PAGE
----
We claim:

l. The process of purifying plasminogen consisting essentially in preparing a solution of 0.5 50 mg./ml. of a plasminogen free of hepatitis agent in water buffered to a pH of 5 l0 and containing 0.01 2 molar concentration of a solubility enhancer, precipitating the impurities associated with said plasminogen by adding to said solution ammonium sulfate to a molar concentration of between 0.1 and y removing the formed precipitate, and precipitating the substantially pure plasminogen by adjusting the molar concentration of ammonium sulfate of the solution so obtained to a molar concentration of between x and 4.0 wherein x y represents a molarity difference of at least 0.2 and y is between 0.6 and 1.2.

2. The process of claim 1 wherein said plasminogen is human plasminogen.

3. The process of claim 1 wherein said precipitate of impurities is removed by centrifugation.

4. The process of claim 1 wherein said substantially pure plasminogen is collected by centrifugation.

5. The process of claim 1 wherein said solubility enhancer is lysine.

6. The process of claim 1 wherein said solution containing plasminogen which is to be purified also contains between 5 and 20 mg./ml. of an inorganic salt.

7. The process of claim 6 wherein said inorganic salt is sodium chloride.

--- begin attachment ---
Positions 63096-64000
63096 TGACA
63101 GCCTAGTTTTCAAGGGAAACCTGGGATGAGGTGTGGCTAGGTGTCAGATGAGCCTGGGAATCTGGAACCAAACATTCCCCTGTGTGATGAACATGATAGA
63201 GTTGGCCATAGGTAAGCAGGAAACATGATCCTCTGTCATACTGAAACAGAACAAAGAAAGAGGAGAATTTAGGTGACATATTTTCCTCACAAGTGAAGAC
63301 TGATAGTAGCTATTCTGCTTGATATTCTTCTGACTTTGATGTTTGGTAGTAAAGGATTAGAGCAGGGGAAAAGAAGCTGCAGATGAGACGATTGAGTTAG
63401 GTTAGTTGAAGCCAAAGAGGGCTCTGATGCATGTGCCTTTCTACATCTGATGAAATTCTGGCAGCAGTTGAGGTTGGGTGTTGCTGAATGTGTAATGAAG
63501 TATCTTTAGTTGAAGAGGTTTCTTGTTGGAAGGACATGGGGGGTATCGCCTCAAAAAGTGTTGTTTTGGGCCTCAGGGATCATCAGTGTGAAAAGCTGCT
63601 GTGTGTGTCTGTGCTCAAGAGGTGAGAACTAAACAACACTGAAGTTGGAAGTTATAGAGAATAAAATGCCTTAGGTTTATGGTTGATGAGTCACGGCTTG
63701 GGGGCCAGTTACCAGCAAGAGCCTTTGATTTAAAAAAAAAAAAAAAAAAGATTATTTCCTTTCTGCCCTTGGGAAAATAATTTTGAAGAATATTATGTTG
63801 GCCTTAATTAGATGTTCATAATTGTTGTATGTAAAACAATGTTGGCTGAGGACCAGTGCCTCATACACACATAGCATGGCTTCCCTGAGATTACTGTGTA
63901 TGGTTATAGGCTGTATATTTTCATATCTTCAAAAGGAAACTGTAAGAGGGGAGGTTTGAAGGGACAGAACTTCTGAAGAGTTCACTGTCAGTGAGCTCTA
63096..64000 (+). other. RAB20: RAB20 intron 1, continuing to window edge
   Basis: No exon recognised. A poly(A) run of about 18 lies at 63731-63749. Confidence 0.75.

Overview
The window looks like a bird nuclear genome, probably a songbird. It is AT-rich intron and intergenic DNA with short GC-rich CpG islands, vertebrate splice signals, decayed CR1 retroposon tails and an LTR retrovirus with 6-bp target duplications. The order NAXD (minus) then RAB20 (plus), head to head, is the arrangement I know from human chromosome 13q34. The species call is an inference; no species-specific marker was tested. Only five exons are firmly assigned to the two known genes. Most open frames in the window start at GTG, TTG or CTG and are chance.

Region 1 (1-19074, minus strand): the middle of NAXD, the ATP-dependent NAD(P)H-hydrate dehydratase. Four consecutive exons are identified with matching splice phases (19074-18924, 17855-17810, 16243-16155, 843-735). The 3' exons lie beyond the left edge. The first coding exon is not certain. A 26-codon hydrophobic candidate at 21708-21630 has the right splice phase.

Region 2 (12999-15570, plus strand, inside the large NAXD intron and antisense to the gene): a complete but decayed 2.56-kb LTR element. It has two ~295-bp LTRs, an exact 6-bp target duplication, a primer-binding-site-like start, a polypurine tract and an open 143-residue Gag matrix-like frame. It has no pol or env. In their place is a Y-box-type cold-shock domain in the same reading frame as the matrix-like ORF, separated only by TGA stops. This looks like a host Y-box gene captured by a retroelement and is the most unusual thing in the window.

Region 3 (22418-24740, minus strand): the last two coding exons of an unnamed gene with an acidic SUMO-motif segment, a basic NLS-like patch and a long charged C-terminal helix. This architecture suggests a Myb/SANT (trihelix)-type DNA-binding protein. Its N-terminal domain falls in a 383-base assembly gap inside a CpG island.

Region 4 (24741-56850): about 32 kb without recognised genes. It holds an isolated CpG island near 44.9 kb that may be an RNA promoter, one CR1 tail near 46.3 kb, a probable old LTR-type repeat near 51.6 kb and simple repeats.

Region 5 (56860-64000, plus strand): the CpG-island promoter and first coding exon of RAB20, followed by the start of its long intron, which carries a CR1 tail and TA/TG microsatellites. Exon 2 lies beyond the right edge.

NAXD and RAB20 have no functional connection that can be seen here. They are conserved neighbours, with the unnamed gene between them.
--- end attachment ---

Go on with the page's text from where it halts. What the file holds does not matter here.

8. The process of claim 1 wherein x y is 0.6.

9. The process of claim 8 wherein y is 0.6 and x is 1.2.

Non-Patent Citations
Reference
1 *Heimburger, Chem. Abst., Vol. 74 (1971), page 24993e.
Referenced by
Citing PatentFiling datePublication dateApplicantTitle
US4082612 *Sep 24, 1976Apr 4, 1978Michael Reese Research FoundationPlasminogen activator complex
US4245051 *Mar 30, 1978Jan 13, 1981Rockefeller UniversityHuman serum plasminogen activator
US4361652 *Jan 16, 1981Nov 30, 1982The Green Cross CorporationMethod for stabilizing plasminogen
US4361653 *Jan 16, 1981Nov 30, 1982The Green Cross CorporationPlasminogen preparations
US4774087 *Aug 14, 1987Sep 27, 1988Northwestern UniversityMicro-size fibrinolytic plasmin
US7871608Aug 25, 2008Jan 18, 2011Talecris Biotherapeutics, Inc.Reversibly inactivated acidified plasmin
US8268782 *Mar 6, 2009Sep 18, 2012Grifols Therapeutics Inc.Composition and method for preparing plasminogen
US8617863Jun 3, 2009Dec 31, 2013Grifols Therapeutics Inc.Composition, method, and kit for preparing plasmin
US9206410Mar 2, 2010Dec 8, 2015Grifols Therapeutics Inc.Compositions, methods and kits for preparing plasminogen and plasmin prepared therefrom
US20080311105 *Aug 25, 2008Dec 18, 2008Zimmerman Thomas PReversibly Inactivated Acidified Plasmin
US20090275513 *Mar 6, 2009Nov 5, 2009Rebbeor James FComposition and method for preparing plasminogen
US20110201077 *Jun 3, 2009Aug 18, 2011Talecris Biotherapeutics ,Inc.Composition, method, and kit for preparing plasmin
EP0156169A1 *Feb 25, 1985Oct 2, 1985Asahi Kasei Kogyo Kabushiki KaishaAn aqueous solution of a tissue plasminogen activator dissolved therein at an increased concentration and a method
Classifications
U.S. Classification435/217, 424/94.2, 424/94.64, 424/94.3, 435/816
International ClassificationC07K14/315, C12N9/70, A61K38/00, C12N9/68, A61K38/48, A61K38/46
Cooperative ClassificationA61K38/00, Y10S435/816, C07K14/3153, C12N9/6435, C12Y304/21007
European ClassificationC12N9/64F21D, C07K14/315A